Africa Does Not Have to Ask for a Seat At the Table, Kagame Tells Business Leaders

Source: The New Times Rwanda

President Paul Kagame on Thursday, May 16, issued a rallying call to African business and political leaders to work closely, together, noting that the more the continent is united, the more productive its engagement with partners will become.

The Head of State was speaking at the opening ceremony of the 2024 Africa CEO forum, where he joined more than 2,000 delegates including visiting Heads of State, leaders of international institutions, captains of industry, and investors for the two-day forum underway in Kigali.

“The more united Africa is, the more productive our engagement with partners will become. Integration, for Africa’s business community, is an opportunity to grow our markets, and become more competitive. Africa does not have to ask for a seat at the table,” Kagame said.

The private sector in Africa and the world at large plays a pivotal role in the trajectory of development, according to President Kagame.

“Intersecting crises from the pandemic all the way to climate change have taught us many important lessons. Among them is the need for the public and private sectors to work closely together.”

Reacting to the forum’s theme; At the table or on the menuA critical moment to shape a new future for Africa, Kagame maintained that the urgency to stop doing business as usual is not new.

He said; “Over the years what has become clearer is that our common challenges can be solved if we work together.”

A united Africa

For Africa, Kagame challenged, it is equally important to build the capacity that responds swiftly and efficiently to any challenge and bounce back.

“For example, that is why we established the Africa Continental Free Trade Area (AfCFTA). The rationale is that we have the resources. But we need to be able to share them amongst ourselves. Here I also want to add that the more united Africa is the more productive our engagement with partners will become.”

Integration for Africa’s business community, Kagame said, is an opportunity to grow the continent’s markets and become more competitive. For instance, Kagame said, almost 20 percent of the world is African, a figure that is expected to grow to 25 percent by 2050.

“Soon enough the only middle class in the world that will still be growing is Africans. As this century progresses, Africa will increasingly be one of the world’s economic engines. But to become fully prosperous, we have to upgrade our mindsets. And aim for quality.”

“This will take a lot of time and effort. But Africa can do it. In everything we do, good governance and politics play an important role.”

Kagame also warned that having the solutions is not enough.

He said: “The willingness to find a middle ground and not let unnecessary levels of bureaucracy get in the way can make things work better and faster.”

“We also need to challenge the status quo across all areas. Whether in business, politics, or civil society. Anything that can be done anywhere in this world can also be done in Africa, and why don’t we just do that?”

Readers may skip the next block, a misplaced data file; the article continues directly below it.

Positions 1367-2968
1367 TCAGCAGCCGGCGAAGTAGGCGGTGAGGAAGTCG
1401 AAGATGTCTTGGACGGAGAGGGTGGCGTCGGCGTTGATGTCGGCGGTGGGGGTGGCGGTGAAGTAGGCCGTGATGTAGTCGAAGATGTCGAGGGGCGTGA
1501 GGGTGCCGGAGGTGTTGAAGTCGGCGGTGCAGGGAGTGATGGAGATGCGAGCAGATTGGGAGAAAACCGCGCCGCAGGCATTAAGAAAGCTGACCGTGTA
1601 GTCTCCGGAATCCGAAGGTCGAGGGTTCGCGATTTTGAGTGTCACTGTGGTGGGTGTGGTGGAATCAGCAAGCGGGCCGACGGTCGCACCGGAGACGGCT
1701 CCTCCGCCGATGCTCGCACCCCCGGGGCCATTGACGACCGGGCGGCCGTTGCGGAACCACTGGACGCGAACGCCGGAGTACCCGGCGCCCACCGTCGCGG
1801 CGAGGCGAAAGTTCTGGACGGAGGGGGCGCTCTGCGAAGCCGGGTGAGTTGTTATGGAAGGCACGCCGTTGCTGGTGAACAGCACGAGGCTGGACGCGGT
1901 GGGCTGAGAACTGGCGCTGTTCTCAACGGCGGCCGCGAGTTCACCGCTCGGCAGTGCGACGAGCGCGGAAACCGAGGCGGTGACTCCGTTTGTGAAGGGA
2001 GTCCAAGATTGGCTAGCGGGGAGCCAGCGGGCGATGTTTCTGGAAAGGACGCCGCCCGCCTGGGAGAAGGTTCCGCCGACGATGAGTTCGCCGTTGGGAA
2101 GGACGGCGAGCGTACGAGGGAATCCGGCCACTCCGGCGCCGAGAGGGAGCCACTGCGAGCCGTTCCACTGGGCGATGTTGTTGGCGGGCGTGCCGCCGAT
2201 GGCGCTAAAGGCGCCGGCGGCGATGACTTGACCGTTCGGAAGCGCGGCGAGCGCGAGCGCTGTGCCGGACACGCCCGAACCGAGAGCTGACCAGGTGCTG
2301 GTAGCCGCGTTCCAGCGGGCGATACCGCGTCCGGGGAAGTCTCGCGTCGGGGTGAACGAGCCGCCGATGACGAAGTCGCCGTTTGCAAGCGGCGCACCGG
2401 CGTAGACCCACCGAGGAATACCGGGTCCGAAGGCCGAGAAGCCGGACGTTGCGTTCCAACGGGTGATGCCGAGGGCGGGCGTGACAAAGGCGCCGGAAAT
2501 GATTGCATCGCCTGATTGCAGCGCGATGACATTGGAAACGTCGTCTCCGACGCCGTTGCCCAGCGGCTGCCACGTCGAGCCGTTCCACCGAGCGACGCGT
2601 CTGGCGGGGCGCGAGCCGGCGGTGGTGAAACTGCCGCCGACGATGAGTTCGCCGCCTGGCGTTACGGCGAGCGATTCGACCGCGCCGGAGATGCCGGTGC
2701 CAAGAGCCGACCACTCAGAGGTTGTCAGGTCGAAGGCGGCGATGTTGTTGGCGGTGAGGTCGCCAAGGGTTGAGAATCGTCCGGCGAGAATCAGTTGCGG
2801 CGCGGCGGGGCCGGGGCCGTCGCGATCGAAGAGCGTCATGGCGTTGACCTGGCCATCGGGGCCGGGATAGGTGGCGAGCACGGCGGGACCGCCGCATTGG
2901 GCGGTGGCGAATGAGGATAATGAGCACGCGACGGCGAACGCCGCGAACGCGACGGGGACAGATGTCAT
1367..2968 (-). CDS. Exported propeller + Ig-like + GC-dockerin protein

At the opening ceremony, President Kagame commended Amir Ben Yahmed, chief executive at Jeune Afrique Group, the organiser of the Africa CEO forum. He also commended Makthar Diop, the Managing Director of the International Finance Corporation (IFC), the co-organiser of the event. For Amir, Africa’s private sector is primarily faced with three major issues including the lack of unity, attractiveness, and access to finance.

“The theme of this year was borne from these three issues; At the table or on the menu? We need transformative agendas. The leadership agenda in particular.”

He shared similar sentiments with Diop, who pointed out that the continent’s private sector potential lies in the realisation of initiatives like the AfCFTA.

“We need to do a couple of things right to be able to maximize the Africa Trade Free Area. First is digitalization, and I want to emphasize that data is a new gold. We also need to reform and invest in our education systems by sharing equal opportunities between men and women.”

Diop challenged business leaders to invest in the continent’s startups, citing that IFC, “is interested in investing in tech-oriented startups with societal solutions.”

“Equally important is facilitating the free movement of people; you may also call it the free movement of talent. In particular, I want to appreciate President Paul Kagame and his government’s visa policy.”

“Ten years ago, we had a slogan that ‘Africa can’. Today, we need to be having conversations about how Africa is creating jobs for the youth, nurturing a healthier population, and ensuring that women have equal rights.”

Kigali is hosting the Africa CEO forum for the second time and, according to Francis Gatare, the Rwanda Development Board (RD) chief executive, the country is ready to host “more of them”.

THE AUTHOR: Edwin Ashimwe, The New Times

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